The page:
In early 1848, gold was discovered in Northern California, ultimately setting off the largest mass migration in human history. The chain of events can be traced back to a single January day—a single moment in fact—at a mill on the American River, about 35 miles northeast of Sacramento. Today, on student trips to California, visitors can get a taste of the excitement, the hope, and the dangers of that dizzying period known as the California Gold Rush.
1. The discovery
On Monday, January 24, 1848, a carpenter named James W. Marshall was working at a mill owned by Sacramento pioneer James Sutter. That morning, Marshall found some bits of shiny metal in the water near the mill’s water wheel. He brought the pieces inside to Sutter, and the men tested it by boiling it in a lye solution and hammering away to check its malleability. The tests confirmed their assumption: the metal was gold.
2. Rumors confirmed
Sutter was actually upset about the discovery, because he’d been hoping to build an agricultural empire in the area and he knew the mass influx of people would put an end to that dream. Word of gold spread quickly in the surrounding area, and in March, San Francisco newspaper publisher Samuel Brannan bought up as many shovels and picks as he could and ran through the streets with a vial of gold shouting, “Gold! Gold! Gold from the American River!”
3. The rush was on
In August, the New York Herald reported on the gold discovery (the first major newspaper on the East Coast to do so), and in December, President James Polk confirmed the discovery in an address to Congress. From that point, thousands upon thousands of immigrants and settlers from all over the world migrated to California—by land and sea—in search of instant riches.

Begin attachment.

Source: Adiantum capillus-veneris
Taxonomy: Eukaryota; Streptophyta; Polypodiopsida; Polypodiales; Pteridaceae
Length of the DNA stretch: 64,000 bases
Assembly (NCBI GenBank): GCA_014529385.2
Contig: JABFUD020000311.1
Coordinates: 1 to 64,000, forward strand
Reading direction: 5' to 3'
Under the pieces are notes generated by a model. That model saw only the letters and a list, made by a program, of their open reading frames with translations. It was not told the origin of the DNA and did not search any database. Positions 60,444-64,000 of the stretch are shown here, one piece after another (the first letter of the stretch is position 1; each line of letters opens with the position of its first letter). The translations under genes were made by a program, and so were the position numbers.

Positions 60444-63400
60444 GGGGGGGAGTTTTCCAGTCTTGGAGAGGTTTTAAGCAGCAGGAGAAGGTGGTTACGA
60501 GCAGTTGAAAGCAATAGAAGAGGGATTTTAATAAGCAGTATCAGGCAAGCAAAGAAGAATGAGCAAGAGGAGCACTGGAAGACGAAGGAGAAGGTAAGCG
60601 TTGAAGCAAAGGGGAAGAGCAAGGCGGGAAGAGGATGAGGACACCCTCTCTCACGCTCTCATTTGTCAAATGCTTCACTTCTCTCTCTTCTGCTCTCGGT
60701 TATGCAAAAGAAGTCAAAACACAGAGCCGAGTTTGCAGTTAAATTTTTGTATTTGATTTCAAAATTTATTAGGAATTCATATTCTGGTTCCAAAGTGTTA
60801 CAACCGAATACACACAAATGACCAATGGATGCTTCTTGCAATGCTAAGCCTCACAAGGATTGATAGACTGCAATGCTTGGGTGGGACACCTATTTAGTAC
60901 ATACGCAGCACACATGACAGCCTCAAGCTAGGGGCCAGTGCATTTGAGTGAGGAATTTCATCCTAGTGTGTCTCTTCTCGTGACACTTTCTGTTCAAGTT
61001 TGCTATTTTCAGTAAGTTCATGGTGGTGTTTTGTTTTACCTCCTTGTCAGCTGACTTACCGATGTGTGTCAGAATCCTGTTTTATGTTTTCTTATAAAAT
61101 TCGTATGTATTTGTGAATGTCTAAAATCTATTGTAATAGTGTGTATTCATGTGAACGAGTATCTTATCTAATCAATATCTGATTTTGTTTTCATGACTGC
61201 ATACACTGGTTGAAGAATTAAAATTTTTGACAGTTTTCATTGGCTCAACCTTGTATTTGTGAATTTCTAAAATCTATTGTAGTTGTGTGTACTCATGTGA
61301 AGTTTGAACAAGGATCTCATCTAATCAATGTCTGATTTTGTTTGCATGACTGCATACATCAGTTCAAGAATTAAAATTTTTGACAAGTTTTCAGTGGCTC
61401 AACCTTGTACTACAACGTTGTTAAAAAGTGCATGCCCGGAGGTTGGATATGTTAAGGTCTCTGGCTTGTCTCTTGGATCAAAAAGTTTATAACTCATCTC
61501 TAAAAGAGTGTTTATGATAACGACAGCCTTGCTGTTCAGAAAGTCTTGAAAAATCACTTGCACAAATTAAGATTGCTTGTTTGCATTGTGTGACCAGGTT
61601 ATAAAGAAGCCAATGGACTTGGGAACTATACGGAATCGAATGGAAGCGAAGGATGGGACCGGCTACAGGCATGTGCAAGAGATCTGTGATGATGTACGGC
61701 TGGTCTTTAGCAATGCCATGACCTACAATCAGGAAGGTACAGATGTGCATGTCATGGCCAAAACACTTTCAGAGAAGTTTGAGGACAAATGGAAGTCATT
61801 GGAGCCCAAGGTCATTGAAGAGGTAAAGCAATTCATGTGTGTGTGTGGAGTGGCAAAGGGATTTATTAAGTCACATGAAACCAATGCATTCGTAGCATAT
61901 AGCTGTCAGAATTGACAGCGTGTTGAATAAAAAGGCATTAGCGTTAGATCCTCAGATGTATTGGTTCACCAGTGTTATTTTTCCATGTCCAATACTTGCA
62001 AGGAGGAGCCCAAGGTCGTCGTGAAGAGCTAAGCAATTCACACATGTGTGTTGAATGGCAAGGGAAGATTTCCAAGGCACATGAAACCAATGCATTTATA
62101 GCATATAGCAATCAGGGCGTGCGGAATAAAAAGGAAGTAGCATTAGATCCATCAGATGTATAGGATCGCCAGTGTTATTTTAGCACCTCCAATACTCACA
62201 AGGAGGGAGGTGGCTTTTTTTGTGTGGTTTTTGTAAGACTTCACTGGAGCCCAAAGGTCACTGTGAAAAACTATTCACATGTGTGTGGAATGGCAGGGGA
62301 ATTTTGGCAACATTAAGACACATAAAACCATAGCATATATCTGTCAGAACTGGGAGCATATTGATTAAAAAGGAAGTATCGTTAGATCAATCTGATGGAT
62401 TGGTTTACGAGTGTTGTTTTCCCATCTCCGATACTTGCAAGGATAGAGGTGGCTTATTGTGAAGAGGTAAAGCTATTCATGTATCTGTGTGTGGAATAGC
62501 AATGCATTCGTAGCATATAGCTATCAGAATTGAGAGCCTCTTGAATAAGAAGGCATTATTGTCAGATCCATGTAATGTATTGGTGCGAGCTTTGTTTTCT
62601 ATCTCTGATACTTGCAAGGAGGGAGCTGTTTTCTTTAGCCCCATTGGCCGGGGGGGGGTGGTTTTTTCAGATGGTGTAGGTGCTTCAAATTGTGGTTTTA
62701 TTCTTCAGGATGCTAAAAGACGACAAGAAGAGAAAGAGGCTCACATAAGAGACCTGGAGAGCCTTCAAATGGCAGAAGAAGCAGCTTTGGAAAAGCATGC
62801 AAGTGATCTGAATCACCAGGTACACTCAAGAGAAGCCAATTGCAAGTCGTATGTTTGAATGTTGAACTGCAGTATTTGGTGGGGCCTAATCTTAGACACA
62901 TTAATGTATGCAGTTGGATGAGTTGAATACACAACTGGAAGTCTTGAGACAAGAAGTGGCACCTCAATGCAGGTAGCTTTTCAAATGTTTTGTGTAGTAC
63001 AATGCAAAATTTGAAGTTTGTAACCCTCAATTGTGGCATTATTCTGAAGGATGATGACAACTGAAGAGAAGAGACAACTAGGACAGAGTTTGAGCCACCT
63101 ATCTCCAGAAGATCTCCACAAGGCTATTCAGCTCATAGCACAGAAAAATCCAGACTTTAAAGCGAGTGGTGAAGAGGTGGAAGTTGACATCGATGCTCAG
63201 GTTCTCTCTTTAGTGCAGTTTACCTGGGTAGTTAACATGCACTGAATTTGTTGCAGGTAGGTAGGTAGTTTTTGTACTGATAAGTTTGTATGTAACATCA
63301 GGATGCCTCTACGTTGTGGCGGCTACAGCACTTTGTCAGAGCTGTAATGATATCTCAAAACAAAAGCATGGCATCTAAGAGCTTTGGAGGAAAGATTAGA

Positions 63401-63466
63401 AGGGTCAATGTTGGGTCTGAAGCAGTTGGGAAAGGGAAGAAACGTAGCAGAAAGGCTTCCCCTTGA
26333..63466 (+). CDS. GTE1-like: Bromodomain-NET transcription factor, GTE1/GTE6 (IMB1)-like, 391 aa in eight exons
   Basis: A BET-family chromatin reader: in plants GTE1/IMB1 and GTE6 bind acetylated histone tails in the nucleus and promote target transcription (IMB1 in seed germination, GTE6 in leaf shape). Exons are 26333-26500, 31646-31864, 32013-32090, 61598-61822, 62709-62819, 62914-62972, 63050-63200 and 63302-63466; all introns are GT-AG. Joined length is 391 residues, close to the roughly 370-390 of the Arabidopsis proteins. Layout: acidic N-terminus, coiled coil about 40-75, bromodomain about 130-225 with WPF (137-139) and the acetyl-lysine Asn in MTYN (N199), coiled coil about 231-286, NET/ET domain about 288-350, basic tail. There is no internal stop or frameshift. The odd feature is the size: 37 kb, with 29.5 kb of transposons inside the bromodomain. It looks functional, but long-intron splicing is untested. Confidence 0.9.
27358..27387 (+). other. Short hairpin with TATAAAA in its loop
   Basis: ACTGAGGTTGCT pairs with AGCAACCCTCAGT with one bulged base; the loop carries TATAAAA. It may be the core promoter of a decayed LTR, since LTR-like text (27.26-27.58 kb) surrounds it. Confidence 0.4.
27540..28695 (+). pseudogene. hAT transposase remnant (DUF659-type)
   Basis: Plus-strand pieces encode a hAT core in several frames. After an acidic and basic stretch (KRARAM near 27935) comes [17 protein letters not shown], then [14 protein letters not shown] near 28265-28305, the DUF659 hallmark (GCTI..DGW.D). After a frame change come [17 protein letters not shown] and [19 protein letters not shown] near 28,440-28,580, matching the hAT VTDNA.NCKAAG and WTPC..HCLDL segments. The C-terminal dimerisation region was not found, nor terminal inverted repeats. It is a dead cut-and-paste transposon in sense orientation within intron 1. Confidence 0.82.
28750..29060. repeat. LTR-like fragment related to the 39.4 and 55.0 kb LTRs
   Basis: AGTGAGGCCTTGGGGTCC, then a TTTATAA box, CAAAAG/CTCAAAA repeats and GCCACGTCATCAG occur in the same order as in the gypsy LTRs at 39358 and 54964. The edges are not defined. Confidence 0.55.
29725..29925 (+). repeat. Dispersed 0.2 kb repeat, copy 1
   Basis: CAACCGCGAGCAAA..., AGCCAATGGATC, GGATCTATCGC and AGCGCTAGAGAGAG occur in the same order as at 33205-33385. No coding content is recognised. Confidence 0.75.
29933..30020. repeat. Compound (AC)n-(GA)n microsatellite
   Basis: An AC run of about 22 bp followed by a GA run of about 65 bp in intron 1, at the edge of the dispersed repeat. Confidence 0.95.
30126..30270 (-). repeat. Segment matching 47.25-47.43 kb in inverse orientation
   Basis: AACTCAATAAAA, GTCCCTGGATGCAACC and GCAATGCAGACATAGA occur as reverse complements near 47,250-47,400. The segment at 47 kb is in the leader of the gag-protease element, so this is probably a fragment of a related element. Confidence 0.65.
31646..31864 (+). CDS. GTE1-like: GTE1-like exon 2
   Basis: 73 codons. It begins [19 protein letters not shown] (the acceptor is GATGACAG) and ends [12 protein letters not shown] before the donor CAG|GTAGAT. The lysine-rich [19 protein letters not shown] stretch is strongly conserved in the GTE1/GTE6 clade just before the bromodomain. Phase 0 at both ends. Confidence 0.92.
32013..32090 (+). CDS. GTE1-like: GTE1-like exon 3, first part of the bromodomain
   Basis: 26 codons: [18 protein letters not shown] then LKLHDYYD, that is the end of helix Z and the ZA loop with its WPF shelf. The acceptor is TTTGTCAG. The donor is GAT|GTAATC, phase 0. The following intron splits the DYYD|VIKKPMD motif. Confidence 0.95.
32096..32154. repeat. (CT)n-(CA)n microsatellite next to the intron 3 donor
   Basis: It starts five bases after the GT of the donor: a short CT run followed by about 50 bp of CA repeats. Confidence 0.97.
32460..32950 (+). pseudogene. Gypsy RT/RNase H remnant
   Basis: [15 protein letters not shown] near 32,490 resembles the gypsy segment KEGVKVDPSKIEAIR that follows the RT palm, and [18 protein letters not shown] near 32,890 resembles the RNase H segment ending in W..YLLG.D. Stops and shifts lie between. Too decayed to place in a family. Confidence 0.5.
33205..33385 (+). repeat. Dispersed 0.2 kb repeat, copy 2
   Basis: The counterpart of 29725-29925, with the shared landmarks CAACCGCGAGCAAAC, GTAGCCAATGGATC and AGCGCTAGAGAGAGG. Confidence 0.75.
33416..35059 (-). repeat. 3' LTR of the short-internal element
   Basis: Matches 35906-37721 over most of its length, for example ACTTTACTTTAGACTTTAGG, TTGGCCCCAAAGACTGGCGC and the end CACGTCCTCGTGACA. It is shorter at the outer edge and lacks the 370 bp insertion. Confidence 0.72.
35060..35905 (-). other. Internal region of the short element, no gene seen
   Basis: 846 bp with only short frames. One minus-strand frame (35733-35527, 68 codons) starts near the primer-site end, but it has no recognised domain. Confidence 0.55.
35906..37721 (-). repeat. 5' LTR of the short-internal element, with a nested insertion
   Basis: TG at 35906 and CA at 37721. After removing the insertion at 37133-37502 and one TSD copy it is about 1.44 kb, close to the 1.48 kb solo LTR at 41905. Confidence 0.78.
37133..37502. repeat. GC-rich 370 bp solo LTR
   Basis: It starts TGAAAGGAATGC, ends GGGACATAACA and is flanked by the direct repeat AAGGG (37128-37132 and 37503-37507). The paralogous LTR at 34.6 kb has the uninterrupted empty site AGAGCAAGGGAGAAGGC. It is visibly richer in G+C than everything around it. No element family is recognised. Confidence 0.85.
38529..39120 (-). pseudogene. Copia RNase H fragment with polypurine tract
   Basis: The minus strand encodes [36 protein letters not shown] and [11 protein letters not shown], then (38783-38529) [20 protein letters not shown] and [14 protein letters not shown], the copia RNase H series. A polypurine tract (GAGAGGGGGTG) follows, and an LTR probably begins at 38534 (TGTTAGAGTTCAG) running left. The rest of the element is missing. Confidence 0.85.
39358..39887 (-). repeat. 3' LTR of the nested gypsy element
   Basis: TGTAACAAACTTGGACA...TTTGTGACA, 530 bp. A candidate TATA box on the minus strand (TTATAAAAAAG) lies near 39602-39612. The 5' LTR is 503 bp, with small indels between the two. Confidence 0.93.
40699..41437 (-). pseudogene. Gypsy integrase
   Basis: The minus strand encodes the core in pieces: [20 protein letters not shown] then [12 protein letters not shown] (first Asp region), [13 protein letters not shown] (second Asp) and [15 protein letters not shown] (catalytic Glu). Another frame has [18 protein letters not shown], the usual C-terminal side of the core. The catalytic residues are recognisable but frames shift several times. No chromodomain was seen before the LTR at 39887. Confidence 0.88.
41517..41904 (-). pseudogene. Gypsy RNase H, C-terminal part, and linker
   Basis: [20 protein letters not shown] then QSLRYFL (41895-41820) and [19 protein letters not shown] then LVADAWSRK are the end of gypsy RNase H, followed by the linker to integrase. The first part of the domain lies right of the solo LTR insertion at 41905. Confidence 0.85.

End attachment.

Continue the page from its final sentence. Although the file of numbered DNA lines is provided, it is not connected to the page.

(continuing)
4. Population boom
Before the discovery of gold, San Francisco had been a sleepy settlement of about a thousand people. By 1850, the city had 25,000 full-time residents. As for the entire California territory, in March 1848 there were about 157,000 people, the vast majority of them Native Americans—only about 800 non-native Americans lived there. Less than two years later, there were more than 100,000 non-native Americans. And by the mid 1950s, the area had more than 300,000 immigrants living there.
5. All gone
By 1850, most of the obvious gold had been collected. Efforts continued and techniques were devised for extracting gold from more difficult locations, but within a few years the surge of the gold rush began to subside. Of course, the effects of the gold rush continue to be felt to this day, both locally and around the world.
On Explore America’s Sacramento: California’s Capital & the Gold Rush tour, students visit key state parks associated with the discovery of gold. They even have the chance to do some gold panning, just like the hundreds of thousands of fortune-seeking “forty-niners” in the middle of the 19th century. Who knows, maybe they missed a spot…